Gift cards vs. cash
In our daily lives, a lot of purchases have the element of guilt along with them, Ariely said. If you give cash or a credit-card-sponsored gift card that can be used anywhere, your friend may be tempted to use it on groceries or gas or some other necessity that doesn't make it feel very "present"-like anymore.
Ariely's intuition is that if you give a gift card that must be used at a particular store, restaurant or entertainment venue, it may eliminate the guilt a person would feel about spending money to treat herself or himself. In fact, you're essentially creating an experience for the person by coaxing them into going to a particular place that they might not otherwise go.
A spa gift certificate is a popular example, Ariely said. "If you can only spend it on things that you would otherwise not allow yourself to buy, then it's more valuable," he said.
For men vs. women
There has been some research to suggest that men and women view gifts differently. Jeff Huntsinger, assistant professor of psychology at Loyola University in Chicago, and colleagues did a study published in Social Cognition in 2008 on how gifts influence relationships.
Researchers did a series of experiments with men and women where people were led to believe either that they had received a good or a bad gift from their romantic partner, and then state their views about their partner and their relationship.
It turned out that regardless of whether the gift was good or bad, women believed their boyfriend was similar to them and that the couple would stay together for a long time. Men, on the other hand, had a more negative reaction in the "bad gift" setting, being more likely to view their girlfriends as dissimilar and to predict that the relationship would end sooner.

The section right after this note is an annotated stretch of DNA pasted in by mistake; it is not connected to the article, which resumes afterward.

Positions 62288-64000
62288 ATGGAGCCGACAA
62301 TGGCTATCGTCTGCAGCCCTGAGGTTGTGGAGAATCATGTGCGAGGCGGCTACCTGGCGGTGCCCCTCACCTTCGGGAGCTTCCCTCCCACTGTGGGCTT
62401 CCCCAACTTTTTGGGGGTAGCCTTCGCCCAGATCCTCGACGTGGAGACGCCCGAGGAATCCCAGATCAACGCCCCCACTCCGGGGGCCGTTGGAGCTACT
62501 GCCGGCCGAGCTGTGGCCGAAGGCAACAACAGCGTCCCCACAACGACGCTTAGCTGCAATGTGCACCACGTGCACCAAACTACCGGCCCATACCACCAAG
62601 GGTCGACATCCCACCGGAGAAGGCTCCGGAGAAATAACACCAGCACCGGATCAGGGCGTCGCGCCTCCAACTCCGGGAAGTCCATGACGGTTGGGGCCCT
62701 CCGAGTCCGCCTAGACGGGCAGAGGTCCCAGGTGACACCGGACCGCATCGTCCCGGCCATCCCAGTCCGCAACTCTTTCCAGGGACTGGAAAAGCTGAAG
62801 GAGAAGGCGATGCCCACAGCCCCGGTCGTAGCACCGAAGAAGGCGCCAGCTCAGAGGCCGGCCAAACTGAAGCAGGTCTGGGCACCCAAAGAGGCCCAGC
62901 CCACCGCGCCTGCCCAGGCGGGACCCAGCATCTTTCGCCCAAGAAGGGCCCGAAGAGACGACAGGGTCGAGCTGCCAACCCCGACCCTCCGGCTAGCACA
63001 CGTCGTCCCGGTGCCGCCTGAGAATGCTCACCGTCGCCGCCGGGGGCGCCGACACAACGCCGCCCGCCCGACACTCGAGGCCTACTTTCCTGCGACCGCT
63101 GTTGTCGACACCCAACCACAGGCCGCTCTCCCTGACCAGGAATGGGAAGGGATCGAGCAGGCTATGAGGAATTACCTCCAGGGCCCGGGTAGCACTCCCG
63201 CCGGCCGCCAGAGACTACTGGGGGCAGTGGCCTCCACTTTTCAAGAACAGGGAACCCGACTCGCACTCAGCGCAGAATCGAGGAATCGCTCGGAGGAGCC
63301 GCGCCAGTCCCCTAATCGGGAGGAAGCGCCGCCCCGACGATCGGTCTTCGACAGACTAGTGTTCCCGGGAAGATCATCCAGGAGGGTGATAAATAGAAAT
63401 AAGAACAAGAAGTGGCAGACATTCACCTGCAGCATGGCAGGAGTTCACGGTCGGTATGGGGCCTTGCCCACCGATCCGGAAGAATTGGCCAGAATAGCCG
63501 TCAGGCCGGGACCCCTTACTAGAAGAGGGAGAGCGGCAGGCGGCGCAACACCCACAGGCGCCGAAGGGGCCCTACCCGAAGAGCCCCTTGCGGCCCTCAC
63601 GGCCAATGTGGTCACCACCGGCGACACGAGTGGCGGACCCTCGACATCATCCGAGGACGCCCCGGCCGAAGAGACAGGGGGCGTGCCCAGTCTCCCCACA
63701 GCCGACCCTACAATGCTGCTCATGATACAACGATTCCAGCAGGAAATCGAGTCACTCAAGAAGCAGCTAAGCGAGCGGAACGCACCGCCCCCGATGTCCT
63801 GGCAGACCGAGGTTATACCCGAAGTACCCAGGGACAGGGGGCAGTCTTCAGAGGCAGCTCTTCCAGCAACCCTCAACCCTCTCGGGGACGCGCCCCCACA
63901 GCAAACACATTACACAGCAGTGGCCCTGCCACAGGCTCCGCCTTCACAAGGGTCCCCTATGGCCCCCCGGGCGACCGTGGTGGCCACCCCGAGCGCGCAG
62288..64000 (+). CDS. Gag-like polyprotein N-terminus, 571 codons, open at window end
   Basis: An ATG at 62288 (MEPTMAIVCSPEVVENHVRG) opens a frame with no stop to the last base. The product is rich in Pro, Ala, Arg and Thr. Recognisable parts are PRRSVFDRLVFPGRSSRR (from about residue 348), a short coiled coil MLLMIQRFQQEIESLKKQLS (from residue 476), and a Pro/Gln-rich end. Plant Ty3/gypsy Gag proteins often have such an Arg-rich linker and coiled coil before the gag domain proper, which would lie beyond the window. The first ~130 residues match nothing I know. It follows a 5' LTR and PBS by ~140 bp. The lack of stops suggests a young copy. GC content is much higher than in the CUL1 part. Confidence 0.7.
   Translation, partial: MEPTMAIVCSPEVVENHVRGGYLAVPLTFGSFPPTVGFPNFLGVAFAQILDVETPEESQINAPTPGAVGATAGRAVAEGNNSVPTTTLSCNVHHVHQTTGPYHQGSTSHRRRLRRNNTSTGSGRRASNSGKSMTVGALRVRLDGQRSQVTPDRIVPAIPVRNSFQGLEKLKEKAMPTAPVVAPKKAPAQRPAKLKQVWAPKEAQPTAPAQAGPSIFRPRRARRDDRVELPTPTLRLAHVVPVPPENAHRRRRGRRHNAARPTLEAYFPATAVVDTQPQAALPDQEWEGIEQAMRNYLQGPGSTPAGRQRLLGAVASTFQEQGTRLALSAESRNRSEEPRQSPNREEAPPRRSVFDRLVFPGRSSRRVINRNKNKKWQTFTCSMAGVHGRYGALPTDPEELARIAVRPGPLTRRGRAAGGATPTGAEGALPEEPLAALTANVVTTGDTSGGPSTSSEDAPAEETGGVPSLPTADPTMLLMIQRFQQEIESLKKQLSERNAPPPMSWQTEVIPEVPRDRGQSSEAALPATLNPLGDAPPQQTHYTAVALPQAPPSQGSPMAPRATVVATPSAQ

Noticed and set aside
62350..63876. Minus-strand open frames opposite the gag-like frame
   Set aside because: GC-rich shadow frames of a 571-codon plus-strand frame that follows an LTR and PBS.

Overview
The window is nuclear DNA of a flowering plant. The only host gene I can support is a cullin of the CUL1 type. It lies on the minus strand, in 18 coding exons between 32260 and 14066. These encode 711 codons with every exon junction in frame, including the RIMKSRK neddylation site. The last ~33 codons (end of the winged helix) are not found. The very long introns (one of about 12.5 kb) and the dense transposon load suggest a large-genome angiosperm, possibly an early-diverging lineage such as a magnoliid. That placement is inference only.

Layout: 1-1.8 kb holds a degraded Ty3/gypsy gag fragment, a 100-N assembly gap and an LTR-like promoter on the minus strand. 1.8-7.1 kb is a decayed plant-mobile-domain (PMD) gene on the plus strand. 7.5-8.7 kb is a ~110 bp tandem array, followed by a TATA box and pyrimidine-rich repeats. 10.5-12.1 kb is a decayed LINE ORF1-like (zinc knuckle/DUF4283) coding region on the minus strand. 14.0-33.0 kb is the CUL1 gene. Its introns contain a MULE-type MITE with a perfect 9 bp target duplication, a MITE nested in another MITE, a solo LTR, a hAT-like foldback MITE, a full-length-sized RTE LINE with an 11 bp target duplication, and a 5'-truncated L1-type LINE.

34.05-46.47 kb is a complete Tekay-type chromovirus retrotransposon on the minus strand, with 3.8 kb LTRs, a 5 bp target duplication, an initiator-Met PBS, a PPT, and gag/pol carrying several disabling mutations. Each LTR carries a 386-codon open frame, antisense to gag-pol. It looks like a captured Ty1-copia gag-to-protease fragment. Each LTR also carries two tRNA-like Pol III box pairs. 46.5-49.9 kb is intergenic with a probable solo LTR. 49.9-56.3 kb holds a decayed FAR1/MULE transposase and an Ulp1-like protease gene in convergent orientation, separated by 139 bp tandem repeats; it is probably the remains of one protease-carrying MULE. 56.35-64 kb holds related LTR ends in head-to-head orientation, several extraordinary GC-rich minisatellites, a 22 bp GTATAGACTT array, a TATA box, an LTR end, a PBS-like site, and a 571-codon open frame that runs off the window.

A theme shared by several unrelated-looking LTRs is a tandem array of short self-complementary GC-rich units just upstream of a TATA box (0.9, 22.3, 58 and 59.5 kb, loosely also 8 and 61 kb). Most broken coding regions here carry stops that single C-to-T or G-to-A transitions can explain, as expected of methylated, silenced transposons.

This should not be generalized to the public at large, as this is just a single study, and it's unclear what its implications are, Huntsinger said. But perhaps for relatively modest gifts, women receiving bad presents may not view them quite as negatively as men. More research is needed to say for sure.
"What's interesting about gifts is that they can act as a marker that we understand the other person," Huntsinger said.
Making everyone happy
It's important to determine whose happiness you're trying to maximize when you give a gift, Ariely said. If it's the recipient's happiness, give what that person would like the most. If it's your own happiness, give whatever makes you happiest to give. And if it's the happiness of the relationship that you're most concerned about, Ariely says, consider: Under what conditions would this person remember and think about you?
If you're buying multiple gifts for a single person, such as a spouse of a child, you can try a mix of requested and "surprise" presents, Epley said. But he's more pessimistic about those wild-card gifts.
"As long as you recognize that those gifts are really for you, as much as they are for the receiver, then I think that's fine," he said. "Just don't be disappointed if they don't appreciate your thoughts."